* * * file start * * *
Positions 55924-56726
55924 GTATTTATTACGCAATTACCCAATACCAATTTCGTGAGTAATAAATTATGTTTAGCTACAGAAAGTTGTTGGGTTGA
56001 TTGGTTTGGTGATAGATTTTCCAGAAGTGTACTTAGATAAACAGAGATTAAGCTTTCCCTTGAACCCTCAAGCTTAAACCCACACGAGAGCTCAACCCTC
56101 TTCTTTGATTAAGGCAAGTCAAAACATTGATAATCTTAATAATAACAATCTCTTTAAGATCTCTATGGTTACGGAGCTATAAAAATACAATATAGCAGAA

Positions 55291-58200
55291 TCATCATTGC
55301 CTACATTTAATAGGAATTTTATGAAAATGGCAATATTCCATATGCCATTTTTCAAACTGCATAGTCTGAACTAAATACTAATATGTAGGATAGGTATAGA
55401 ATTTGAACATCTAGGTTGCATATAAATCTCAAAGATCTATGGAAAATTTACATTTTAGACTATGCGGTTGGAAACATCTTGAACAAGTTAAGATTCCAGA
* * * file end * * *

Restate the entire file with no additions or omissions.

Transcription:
Positions 55924-56726
55924 GTATTTATTACGCAATTACCCAATACCAATTTCGTGAGTAATAAATTATGTTTAGCTACAGAAAGTTGTTGGGTTGA
56001 TTGGTTTGGTGATAGATTTTCCAGAAGTGTACTTAGATAAACAGAGATTAAGCTTTCCCTTGAACCCTCAAGCTTAAACCCACACGAGAGCTCAACCCTC
56101 TTCTTTGATTAAGGCAAGTCAAAACATTGATAATCTTAATAATAACAATCTCTTTAAGATCTCTATGGTTACGGAGCTATAAAAATACAATATAGCAGAA

Positions 55291-58200
55291 TCATCATTGC
55301 CTACATTTAATAGGAATTTTATGAAAATGGCAATATTCCATATGCCATTTTTCAAACTGCATAGTCTGAACTAAATACTAATATGTAGGATAGGTATAGA
55401 ATTTGAACATCTAGGTTGCATATAAATCTCAAAGATCTATGGAAAATTTACATTTTAGACTATGCGGTTGGAAACATCTTGAACAAGTTAAGATTCCAGA